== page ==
A friend of Cheatham Co ACO Darrell Hooper reportedly tried to adopt a stray Doberman at the pound but was turned away. The potential adopter was told the dog was being held for a rescue group. A Doberman rescue in Knoxville is said to have pulled the dog from the pound for free and sold her for $300.
ACO Hooper says this isn’t an isolated incident, especially when it comes to purebreds and puppies, and that he’s brought his concerns to the mayor several times but nothing has changed. After his friend was prevented from adopting the Doberman, ACO Hooper angrily confronted the pound director in the parking lot:
“I questioned him. I said, ‘So we’re just a puppy mill for rescue groups? Are we just providing them products to sell?'” Hooper said. “He shook his head yes in the affirmative and again he stated to me, ‘You don’t understand the political ramifications of this.'”
The heated argument ended with ACO Hooper punching the director. He has since resigned and publicly apologized. But he still wants the county to change its protocols regarding rescue groups.
The local news contacted the director who declined to be interviewed. They also contacted the rescue group and a representative told them they would have been happy to pay the $50 fee Cheatham Co normally charges to adopters but nobody asked them for any money.
On the one hand, breed rescues offer a valuable service. They understand the breeds they rescue better than most and that may help them to make more successful matches between dogs and adopters. A breed rescue would be better equipped to handle special needs cases of their given breed since they have the expertise and resources and ideally might be more motivated to make the investment.
On the other hand, it’s hard to justify a stray dog being left to sit in a pound while an adopter is turned away. Assuming the dog faced no extreme challenges (e.g. a legally designated “dangerous dog”) and the adopter was just as qualified as the average adopter at the pound, why leave the dog in the cage to take up space needed by other homeless pets and to potentially get sick?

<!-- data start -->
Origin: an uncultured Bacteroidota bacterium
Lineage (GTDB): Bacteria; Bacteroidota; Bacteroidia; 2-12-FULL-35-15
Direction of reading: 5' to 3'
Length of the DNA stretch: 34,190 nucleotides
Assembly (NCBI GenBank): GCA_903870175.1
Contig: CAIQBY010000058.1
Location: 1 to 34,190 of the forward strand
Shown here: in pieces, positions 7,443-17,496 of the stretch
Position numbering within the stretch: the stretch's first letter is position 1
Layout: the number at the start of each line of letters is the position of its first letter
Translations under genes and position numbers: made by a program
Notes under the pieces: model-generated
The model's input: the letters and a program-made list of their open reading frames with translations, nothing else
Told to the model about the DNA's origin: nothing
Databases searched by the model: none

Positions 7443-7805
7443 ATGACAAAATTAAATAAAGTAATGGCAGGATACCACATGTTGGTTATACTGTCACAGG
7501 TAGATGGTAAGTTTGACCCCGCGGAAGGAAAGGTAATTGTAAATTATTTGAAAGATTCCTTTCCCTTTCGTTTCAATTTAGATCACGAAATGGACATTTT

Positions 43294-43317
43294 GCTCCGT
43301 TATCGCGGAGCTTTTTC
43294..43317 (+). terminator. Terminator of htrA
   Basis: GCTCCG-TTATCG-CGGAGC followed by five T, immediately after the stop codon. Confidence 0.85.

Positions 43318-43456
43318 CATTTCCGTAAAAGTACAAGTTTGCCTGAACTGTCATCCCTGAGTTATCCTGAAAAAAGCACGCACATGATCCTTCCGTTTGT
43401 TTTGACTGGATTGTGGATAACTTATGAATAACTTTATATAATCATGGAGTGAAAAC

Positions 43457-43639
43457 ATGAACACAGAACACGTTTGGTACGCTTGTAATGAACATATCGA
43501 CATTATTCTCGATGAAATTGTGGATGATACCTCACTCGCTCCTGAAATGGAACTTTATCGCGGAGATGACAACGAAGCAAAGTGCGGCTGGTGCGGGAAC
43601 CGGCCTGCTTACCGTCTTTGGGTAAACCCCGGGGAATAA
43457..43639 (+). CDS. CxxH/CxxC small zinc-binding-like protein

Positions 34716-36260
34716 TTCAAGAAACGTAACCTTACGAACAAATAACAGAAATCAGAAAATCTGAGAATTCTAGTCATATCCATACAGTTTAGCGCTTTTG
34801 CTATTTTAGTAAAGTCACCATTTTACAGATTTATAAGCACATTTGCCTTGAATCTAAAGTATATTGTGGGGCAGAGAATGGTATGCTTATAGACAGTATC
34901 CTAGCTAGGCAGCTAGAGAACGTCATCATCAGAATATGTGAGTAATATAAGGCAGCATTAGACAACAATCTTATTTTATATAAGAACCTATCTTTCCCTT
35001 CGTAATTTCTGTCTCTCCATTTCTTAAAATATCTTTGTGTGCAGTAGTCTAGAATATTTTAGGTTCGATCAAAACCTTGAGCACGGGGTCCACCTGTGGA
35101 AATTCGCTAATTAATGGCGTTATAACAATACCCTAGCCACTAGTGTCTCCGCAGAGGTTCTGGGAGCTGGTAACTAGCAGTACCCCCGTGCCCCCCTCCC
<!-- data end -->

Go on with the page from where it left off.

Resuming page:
Cheatham Co AC’s website says:
Cheatham County Animal Control is a county government run facility that receives nearly 2200 animals a year with room to house only 50 at a time. Only four staff members clean, feed, treat, bathe, intake, answer phone, and make onsite calls for: at large, cruelty, neglect, and all other issues. The staff also works to save every animal possible with limited resources. Cheatham County is over 360 square miles and is filled with unwanted animals. Our county compliance on vaccinations, spay/neuter, and safety of animals is low. We are leading our staff and our community toward a culture change – which will take time…time our animals do not always have on their side.
It sounds like the Cheatham Co pound could use all the empty cages it can get, like most municipal facilities. But if ACO Hooper’s allegations are accurate, the pound may be keeping cages filled unnecessarily with “high value” dogs and puppies by holding them for rescues. Are other pets, particularly those whom no group could expect to sell for $300, being killed by Cheatham Co in order to make space for the white-and-fluffies being held for rescue groups?
All shelter pets have the right to live, regardless of their resale value. Is anyone in Cheatham Co advocating for the right of all the animals in the shelter to live, political ramifications be damned? There seems to be a need.
(Thanks Clarice for the link.)